Why do the East Side of My Strawberry Rows Have Way More Ripe Ones than the West Side? – Vegetable Crops Hotline

Why do the East Side of My Strawberry Rows Have Way More Ripe Ones than the West Side?

Plasticulture strawberry harvest has kicked off in southern Indiana. These plants went through a winter of temperature ups and downs and survived the unexpected frosts in April. Finally, it is harvest time!

This article’s title is a question from a grower. The straightforward explanation is that plants received more sunlight and warmed up faster on the east side, so the berries ripen earlier.

This question reminded me to review the considerations for row orientations. Although row orientation is not something we can change now, it helps us develop careful thought in planning for the next season.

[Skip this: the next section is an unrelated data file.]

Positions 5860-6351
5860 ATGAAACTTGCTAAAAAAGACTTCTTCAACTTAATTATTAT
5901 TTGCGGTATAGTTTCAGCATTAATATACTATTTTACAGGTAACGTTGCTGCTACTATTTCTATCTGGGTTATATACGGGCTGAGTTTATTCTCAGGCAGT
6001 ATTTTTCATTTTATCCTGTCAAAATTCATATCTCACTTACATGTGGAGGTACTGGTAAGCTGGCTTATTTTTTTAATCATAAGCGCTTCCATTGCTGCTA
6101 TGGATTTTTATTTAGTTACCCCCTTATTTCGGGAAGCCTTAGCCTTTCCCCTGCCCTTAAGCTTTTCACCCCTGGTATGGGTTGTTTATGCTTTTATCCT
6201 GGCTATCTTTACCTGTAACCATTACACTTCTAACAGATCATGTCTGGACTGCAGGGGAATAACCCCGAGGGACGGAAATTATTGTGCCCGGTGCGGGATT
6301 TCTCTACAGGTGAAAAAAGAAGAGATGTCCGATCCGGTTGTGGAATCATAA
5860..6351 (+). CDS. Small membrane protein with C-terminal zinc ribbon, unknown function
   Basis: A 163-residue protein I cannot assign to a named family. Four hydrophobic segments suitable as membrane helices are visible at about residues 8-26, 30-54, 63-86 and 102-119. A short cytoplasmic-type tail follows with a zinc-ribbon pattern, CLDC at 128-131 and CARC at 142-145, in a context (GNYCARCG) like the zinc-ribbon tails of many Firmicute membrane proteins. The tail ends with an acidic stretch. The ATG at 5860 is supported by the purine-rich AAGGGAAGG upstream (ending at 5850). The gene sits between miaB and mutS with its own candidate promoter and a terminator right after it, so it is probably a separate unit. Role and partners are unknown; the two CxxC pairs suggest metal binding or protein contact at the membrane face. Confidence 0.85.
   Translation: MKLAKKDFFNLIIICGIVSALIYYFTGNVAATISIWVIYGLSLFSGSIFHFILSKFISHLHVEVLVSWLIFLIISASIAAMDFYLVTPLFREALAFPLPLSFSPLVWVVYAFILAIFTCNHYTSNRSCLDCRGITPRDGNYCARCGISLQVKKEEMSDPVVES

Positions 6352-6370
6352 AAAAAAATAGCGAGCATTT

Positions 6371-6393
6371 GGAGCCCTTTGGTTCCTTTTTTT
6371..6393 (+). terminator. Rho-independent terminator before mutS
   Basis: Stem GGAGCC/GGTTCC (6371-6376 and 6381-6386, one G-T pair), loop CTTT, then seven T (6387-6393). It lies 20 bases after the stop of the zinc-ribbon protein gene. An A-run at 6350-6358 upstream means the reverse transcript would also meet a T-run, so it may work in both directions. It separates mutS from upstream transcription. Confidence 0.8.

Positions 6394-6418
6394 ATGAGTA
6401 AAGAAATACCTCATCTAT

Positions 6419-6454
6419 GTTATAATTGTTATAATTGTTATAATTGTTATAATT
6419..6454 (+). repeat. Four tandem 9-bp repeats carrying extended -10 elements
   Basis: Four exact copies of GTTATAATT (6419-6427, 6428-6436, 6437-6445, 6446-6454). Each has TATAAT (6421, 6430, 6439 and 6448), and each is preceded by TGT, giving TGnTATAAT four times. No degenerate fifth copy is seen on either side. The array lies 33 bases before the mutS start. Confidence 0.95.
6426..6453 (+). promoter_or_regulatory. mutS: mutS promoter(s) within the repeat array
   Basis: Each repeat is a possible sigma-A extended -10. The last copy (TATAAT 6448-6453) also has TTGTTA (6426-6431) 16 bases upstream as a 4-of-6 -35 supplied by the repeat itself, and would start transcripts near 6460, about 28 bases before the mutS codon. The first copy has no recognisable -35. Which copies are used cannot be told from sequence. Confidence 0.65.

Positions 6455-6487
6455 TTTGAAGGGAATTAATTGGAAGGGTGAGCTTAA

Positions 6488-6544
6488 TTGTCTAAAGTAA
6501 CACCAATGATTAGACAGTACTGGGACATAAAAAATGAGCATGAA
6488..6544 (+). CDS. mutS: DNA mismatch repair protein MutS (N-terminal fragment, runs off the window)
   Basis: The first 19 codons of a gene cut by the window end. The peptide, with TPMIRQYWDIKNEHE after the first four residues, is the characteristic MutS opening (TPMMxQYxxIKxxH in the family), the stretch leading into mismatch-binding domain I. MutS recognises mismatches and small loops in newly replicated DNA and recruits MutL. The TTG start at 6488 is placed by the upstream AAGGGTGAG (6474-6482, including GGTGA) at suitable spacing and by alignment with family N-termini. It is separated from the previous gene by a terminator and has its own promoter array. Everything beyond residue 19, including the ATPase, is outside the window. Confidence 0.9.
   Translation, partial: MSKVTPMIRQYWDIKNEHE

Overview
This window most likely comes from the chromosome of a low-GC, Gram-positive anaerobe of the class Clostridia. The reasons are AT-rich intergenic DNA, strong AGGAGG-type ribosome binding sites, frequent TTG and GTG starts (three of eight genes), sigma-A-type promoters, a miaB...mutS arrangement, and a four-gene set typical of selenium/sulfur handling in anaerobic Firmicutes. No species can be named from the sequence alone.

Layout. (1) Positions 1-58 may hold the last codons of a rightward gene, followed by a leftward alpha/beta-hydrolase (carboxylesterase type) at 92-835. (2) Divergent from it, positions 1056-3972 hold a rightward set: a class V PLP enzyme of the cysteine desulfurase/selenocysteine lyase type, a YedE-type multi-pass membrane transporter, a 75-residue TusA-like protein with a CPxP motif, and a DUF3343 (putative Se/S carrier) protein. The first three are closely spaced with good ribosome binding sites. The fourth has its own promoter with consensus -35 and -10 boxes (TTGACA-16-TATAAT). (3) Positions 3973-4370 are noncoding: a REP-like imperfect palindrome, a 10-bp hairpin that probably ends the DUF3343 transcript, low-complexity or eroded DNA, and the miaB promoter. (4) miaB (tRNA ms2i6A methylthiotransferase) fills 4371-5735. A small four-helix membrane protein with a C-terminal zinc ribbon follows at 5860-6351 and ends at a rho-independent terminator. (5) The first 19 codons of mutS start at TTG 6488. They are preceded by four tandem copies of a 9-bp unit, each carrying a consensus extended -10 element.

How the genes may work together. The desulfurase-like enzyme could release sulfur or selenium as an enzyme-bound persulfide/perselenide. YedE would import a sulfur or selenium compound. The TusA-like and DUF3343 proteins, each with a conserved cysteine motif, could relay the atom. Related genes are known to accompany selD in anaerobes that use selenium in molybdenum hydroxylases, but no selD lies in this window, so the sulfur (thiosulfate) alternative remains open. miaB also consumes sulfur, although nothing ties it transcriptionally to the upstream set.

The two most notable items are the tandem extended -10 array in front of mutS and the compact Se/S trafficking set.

1. One should consider slope first in deciding row orientation. If the field has a slope, orient the rows across the slope, not along the slope. This will reduce soil erosion.
  2. If it is level ground, rows in a north-to-south orientation receive sunlight more evenly than east-to-west rows. More even sunlight means the fruit ripens more evenly.
  3. Another consideration for row orientation is the prevailing wind. From a disease management standpoint, the rows that run with the wind dry faster, reducing disease pressure than rows that block the wind.

In reality, there may not be a perfect solution. But understanding these considerations might help us make the best possible decision.

Happy Harvesting!

A plasticulture strawberry field in southern Indiana.

A plasticulture strawberry field in southern Indiana.

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